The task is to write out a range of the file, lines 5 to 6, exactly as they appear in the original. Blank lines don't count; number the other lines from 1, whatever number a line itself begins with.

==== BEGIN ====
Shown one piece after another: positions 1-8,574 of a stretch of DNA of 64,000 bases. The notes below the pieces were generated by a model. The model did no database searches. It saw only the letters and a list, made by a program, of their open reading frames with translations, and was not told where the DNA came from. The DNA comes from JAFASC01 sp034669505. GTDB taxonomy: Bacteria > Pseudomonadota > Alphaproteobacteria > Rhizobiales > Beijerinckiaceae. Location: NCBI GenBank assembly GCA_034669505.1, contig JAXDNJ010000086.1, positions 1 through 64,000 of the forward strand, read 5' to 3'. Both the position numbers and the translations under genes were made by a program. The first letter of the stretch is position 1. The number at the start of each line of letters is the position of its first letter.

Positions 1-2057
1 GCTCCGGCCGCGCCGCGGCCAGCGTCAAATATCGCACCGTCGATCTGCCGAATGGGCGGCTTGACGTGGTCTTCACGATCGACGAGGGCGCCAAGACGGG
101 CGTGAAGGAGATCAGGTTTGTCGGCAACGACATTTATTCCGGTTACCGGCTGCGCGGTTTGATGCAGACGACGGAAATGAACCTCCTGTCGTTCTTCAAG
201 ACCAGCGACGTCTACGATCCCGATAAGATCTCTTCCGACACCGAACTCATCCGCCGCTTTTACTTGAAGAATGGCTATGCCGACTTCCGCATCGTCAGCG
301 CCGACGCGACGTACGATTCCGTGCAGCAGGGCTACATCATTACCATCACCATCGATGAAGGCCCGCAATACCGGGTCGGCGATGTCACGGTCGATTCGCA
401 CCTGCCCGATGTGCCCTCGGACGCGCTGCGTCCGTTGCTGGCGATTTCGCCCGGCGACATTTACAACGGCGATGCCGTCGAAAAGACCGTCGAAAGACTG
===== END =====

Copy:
201 ACCAGCGACGTCTACGATCCCGATAAGATCTCTTCCGACACCGAACTCATCCGCCGCTTTTACTTGAAGAATGGCTATGCCGACTTCCGCATCGTCAGCG
301 CCGACGCGACGTACGATTCCGTGCAGCAGGGCTACATCATTACCATCACCATCGATGAAGGCCCGCAATACCGGGTCGGCGATGTCACGGTCGATTCGCA